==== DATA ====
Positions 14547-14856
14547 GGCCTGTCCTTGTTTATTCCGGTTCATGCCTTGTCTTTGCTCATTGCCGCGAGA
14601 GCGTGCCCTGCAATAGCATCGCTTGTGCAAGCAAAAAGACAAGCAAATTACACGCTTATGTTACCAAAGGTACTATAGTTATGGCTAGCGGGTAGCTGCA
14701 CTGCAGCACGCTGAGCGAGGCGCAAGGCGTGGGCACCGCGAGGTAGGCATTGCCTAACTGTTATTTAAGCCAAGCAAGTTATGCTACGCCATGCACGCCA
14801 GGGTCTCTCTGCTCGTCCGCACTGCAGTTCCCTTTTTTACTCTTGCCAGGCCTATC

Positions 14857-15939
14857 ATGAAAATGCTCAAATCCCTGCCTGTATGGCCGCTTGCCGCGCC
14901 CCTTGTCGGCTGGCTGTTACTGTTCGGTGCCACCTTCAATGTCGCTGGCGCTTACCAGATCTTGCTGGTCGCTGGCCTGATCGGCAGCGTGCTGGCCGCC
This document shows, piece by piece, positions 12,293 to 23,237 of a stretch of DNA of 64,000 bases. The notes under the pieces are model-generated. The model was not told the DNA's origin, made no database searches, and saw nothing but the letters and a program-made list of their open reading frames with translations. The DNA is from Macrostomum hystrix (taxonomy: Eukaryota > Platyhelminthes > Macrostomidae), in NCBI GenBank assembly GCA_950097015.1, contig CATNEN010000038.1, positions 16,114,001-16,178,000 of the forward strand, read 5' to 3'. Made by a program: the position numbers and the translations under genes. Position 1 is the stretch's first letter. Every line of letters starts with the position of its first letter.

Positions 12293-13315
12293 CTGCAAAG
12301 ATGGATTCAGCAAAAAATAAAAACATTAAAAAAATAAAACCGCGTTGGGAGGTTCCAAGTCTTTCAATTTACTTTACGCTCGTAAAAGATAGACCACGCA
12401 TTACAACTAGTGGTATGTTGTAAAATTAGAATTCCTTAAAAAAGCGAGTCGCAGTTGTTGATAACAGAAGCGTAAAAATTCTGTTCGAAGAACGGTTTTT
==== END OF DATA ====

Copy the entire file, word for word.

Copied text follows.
Positions 14547-14856
14547 GGCCTGTCCTTGTTTATTCCGGTTCATGCCTTGTCTTTGCTCATTGCCGCGAGA
14601 GCGTGCCCTGCAATAGCATCGCTTGTGCAAGCAAAAAGACAAGCAAATTACACGCTTATGTTACCAAAGGTACTATAGTTATGGCTAGCGGGTAGCTGCA
14701 CTGCAGCACGCTGAGCGAGGCGCAAGGCGTGGGCACCGCGAGGTAGGCATTGCCTAACTGTTATTTAAGCCAAGCAAGTTATGCTACGCCATGCACGCCA
14801 GGGTCTCTCTGCTCGTCCGCACTGCAGTTCCCTTTTTTACTCTTGCCAGGCCTATC

Positions 14857-15939
14857 ATGAAAATGCTCAAATCCCTGCCTGTATGGCCGCTTGCCGCGCC
14901 CCTTGTCGGCTGGCTGTTACTGTTCGGTGCCACCTTCAATGTCGCTGGCGCTTACCAGATCTTGCTGGTCGCTGGCCTGATCGGCAGCGTGCTGGCCGCC
This document shows, piece by piece, positions 12,293 to 23,237 of a stretch of DNA of 64,000 bases. The notes under the pieces are model-generated. The model was not told the DNA's origin, made no database searches, and saw nothing but the letters and a program-made list of their open reading frames with translations. The DNA is from Macrostomum hystrix (taxonomy: Eukaryota > Platyhelminthes > Macrostomidae), in NCBI GenBank assembly GCA_950097015.1, contig CATNEN010000038.1, positions 16,114,001-16,178,000 of the forward strand, read 5' to 3'. Made by a program: the position numbers and the translations under genes. Position 1 is the stretch's first letter. Every line of letters starts with the position of its first letter.

Positions 12293-13315
12293 CTGCAAAG
12301 ATGGATTCAGCAAAAAATAAAAACATTAAAAAAATAAAACCGCGTTGGGAGGTTCCAAGTCTTTCAATTTACTTTACGCTCGTAAAAGATAGACCACGCA
12401 TTACAACTAGTGGTATGTTGTAAAATTAGAATTCCTTAAAAAAGCGAGTCGCAGTTGTTGATAACAGAAGCGTAAAAATTCTGTTCGAAGAACGGTTTTT